Dreadstar takes the side of the Monarchy against the evil Lord High Papal of the Instrumentality, but his team end up becoming fugitives when the Monarchy falls, and go to great lengths to try to uncover a traitor in their midst. The transition to First Comics happened just when the traitor was about to be revealed, and the first issue published under First Comics, #27 contained this revelation.
The team first appears in The Champions #1 (October 1975) and was created by writer Tony Isabella and artist Don Heck. The Champions, and ran for seventeen issues from October 1975 to January 1978. In addition to Don Heck, artists who drew the series include George Tuska, Bob Hall, and John Byrne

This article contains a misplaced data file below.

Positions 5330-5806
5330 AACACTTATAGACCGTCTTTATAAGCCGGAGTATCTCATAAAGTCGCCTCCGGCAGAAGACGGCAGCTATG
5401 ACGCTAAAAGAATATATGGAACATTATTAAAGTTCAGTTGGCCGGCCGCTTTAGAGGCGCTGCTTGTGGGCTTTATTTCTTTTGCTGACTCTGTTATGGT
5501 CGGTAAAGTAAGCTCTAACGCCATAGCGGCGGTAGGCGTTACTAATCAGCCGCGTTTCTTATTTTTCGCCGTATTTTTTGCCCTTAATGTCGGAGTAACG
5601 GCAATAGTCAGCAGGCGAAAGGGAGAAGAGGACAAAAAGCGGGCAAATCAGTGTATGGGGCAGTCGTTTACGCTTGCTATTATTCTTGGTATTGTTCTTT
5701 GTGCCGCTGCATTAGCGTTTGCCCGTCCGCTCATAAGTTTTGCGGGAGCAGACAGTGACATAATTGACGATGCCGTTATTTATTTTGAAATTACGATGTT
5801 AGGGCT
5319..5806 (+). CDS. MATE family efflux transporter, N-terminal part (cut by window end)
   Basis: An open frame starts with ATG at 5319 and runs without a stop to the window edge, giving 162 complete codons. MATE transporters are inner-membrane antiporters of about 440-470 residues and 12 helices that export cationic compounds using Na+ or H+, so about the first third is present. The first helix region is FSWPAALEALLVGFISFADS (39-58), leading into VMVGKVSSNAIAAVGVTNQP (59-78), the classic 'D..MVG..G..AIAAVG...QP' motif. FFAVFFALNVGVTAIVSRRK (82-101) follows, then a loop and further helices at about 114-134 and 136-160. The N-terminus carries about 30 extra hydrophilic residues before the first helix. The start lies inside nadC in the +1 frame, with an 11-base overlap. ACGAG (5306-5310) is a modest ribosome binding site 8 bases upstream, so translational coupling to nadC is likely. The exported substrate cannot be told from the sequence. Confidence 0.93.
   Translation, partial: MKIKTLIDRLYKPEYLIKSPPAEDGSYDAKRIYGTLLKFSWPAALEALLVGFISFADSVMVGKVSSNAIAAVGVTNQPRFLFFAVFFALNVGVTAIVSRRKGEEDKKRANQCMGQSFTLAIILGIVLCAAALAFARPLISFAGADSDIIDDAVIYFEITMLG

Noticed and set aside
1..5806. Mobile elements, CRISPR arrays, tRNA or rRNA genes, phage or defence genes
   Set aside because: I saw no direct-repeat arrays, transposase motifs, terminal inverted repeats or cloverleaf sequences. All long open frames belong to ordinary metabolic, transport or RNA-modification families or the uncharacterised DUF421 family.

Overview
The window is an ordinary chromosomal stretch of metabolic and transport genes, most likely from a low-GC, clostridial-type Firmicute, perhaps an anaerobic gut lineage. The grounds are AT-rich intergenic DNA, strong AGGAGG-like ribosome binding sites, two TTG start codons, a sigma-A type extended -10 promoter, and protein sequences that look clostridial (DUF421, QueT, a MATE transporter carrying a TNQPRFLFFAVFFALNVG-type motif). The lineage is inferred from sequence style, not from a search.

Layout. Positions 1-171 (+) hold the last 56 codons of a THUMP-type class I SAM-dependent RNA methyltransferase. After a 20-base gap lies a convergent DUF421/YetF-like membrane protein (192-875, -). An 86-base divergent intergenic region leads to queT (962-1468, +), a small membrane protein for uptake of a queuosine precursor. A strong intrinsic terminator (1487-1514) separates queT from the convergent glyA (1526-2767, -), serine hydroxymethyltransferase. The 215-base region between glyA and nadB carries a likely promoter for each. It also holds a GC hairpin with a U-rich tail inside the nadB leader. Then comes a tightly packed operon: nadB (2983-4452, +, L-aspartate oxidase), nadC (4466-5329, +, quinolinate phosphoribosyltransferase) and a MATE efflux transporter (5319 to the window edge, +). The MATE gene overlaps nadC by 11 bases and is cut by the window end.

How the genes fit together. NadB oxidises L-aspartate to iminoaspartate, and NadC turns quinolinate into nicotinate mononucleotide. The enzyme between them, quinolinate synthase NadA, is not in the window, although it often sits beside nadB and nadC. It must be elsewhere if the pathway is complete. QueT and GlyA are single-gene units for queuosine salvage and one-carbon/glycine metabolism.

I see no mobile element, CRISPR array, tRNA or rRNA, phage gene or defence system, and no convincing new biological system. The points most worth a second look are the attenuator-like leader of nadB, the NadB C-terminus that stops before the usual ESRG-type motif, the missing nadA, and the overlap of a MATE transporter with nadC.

Heroic Publishing has used the name “The Champions” for a role-playing game series which has been adapted into comic books. The United States Patent and Trademark Office has ruled that Marvel abandoned its trademark of the name and can no longer use “The Champions” as the name of a comic book series. A planned 2007 revival of the series was renamed The Order.